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Cataract Surgery | Nov 2010

BONUS FEATURE: Lamellar Corneal Procedures and Cataract Surgery

Preoperative planning is one key to achieving the best results in eyes needing both lamellar keratoplasty and cataract surgery.

With the recent explosion of keratoplasty techniques for the treatment of corneal diseases, determining when to perform cataract surgery in the setting of corneal disease is crucial for appropriate surgical planning. This article discusses considerations for deciding preoperatively whether cataract surgery should be performed before, during, or after endothelial keratoplasty (EK) or deep anterior lamellar keratoplasty (DALK).

Air bubble. The creation of an air bubble in the anterior chamber is an essential element of EK techniques including Descemet’s stripping endothelial keratoplasty (DSEK), Descemet’s membrane endothelial keratoplasty (DMEK), and their respective automated techniques (DSAEK and DMAEK). These air bubbles are cataractogenic, which is of concern in phakic eyes (Figure 1). Price et al reported that 37% of phakic patients undergoing DSAEK subsequently underwent cataract surgery, and that rates of cataract formation and subsequent removal were significantly higher in patients older than 50 years compared with younger patients.1 For more information, see their article on page 26.

Cataract surgery after EK. When cataract surgery is performed after EK, the risk of endothelial cell trauma and resulting graft failure are heightened compared with cataract surgery after penetrating keratoplasty (PKP). The posterior lamellar graft increases the total corneal thickness, decreases the anterior chamber depth, and places the donor endothelium closer to the phacoemulsification tip. Price et al found that 10% of eyes undergoing cataract surgery after DSAEK required repeat EK.1

Because of the risk for cataract development as a result of the anterior chamber air bubble, cataract surgery after EK should be reserved for rare situations. For example, cataract surgery after EK may be a viable option in young pre-presbyopic patients in whom premature loss of accommodation is undesirable or in eyes with endothelial disease in which the corneal view is too poor for safe cataract surgery. In my opinion, combined EK and cataract surgery or cataract surgery before EK is appropriate for the majority of patients.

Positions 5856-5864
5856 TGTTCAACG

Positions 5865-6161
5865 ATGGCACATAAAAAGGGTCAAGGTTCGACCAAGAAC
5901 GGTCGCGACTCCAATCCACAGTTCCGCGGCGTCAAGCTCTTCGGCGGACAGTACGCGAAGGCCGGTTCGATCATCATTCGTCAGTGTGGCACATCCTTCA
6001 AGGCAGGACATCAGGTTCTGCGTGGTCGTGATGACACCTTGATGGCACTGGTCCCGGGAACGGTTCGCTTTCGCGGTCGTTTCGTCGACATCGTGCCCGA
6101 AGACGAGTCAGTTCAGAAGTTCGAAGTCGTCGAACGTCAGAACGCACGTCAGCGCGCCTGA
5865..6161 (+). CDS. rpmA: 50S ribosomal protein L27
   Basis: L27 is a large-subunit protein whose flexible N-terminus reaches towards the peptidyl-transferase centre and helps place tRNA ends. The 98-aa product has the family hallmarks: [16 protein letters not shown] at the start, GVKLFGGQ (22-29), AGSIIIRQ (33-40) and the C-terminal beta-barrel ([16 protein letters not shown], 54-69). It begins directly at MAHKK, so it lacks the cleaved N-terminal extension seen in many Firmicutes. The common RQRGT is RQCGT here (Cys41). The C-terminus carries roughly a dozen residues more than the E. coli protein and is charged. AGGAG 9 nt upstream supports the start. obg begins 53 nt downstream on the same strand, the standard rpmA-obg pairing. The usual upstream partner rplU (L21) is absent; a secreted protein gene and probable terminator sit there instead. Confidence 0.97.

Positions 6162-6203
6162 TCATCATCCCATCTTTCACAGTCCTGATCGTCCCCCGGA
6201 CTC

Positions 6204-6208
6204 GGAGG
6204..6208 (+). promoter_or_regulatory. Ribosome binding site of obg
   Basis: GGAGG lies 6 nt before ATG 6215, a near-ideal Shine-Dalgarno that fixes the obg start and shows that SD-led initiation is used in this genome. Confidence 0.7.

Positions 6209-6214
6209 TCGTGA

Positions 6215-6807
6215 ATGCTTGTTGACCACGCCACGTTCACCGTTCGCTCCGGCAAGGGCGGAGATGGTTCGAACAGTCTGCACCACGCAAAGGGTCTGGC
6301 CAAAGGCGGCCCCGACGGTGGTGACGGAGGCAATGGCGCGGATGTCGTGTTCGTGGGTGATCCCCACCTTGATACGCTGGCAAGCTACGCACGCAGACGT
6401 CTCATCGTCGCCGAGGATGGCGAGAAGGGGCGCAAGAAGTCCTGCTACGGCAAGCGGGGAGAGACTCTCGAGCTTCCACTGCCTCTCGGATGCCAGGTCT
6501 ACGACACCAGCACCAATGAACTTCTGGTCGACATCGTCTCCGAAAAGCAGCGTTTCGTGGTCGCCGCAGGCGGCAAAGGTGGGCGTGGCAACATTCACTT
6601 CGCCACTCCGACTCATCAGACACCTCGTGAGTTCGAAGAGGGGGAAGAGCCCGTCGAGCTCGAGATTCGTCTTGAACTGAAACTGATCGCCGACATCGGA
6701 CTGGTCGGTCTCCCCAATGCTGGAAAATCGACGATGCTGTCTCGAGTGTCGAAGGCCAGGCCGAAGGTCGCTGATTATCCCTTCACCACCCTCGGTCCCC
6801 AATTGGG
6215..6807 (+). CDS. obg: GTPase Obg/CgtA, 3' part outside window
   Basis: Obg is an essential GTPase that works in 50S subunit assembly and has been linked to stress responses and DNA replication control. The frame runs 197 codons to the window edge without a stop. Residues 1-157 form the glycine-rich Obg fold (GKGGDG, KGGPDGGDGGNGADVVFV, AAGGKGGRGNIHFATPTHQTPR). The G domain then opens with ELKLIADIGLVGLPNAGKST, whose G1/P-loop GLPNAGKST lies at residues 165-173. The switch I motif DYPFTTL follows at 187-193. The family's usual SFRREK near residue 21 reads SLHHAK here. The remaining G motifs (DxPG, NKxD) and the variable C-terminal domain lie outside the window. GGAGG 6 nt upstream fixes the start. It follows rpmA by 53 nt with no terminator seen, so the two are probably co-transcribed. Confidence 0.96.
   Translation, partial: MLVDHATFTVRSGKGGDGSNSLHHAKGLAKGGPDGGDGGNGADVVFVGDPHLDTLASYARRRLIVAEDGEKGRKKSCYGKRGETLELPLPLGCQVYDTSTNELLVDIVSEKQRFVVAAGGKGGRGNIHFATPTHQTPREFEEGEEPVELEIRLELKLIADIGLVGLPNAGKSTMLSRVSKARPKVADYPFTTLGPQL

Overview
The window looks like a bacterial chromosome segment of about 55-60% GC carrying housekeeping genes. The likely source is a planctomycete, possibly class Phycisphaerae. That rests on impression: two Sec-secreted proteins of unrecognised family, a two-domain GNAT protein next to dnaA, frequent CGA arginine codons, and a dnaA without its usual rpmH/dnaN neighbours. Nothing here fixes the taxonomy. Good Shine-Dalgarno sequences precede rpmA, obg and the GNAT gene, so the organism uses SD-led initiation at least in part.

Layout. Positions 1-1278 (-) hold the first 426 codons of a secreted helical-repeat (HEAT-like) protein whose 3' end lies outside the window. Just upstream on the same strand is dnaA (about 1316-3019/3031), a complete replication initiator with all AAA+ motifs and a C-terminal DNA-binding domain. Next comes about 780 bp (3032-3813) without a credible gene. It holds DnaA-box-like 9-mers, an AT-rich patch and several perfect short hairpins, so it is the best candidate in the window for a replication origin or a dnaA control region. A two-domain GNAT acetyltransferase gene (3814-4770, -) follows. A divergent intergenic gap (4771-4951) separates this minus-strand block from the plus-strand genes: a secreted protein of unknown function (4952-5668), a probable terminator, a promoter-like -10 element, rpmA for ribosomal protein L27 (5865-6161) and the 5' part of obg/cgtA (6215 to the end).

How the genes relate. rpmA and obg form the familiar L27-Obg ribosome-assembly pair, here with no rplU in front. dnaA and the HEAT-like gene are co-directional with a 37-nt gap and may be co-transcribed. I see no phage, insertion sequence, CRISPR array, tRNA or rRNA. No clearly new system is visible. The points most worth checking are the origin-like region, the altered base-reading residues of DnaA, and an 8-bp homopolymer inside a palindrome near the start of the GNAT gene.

Combined procedures. The main advantage of combining EK and cataract surgery is patient convenience. Patients undergo only one surgery, attend fewer appointments, and deal with only one set of postoperative medications. Additionally, combining the procedures reduces costs for patients and insurance companies.

Although a combined surgical procedure is not significantly more complex than EK surgery alone, a few concerns must be addressed, especially for novice EK surgeons. For instance, the surgeon must be prepared for a decreased view secondary to guttae or haze (Figure 2), decreased anterior chamber stability, increased risk of IOL dislocation (intraoperative pupil miosis is often required), increased intraocular inflammation that may lead to increased endothelial cell damage, and a potential risk of problems with the anterior chamber air fill due to air diversion into the vitreous.

There are no hard-and-fast rules to determine when patients should have combined surgery versus cataract surgery alone; however, the patient’s preoperative history and examination are important tools for making this decision. Patients who report blurred vision upon awakening have corneal edema and are more likely to show corneal decompensation after cataract surgery alone. Specular microscopy may show an increased risk for corneal decompensation in severe cases in which the endothelial cell count is low, but this testing modality can be unpredictable in the presence of dense guttae. Corneal pachymetry has been suggested as a method for predicting corneal decompensation. Seitzman et al2 recommended cataract surgery alone for patients with central corneal pachymetry less than 640 µm. The authors based this recommendation on their visual recovery results and a decreased need for corneal transplantation in this group of patients.

Target refraction. The major advantages of cataract surgery before or combined with EK as opposed to cataract surgery before or combined with PKP include improvement in keratometric stability, decreased astigmatism after keratoplasty, and a reduction in IOL power errors due to better refractive outcomes.

The major disadvantages of combined procedures before the availability of EK were the unpredictable nature of keratometry values after PKP and the wide range of IOL implantation refractive errors. Prior to the introduction of EK procedures, poor postoperative refractive results, with as little as 26% of eyes within ±2.00 D of intended target refraction, were reported.3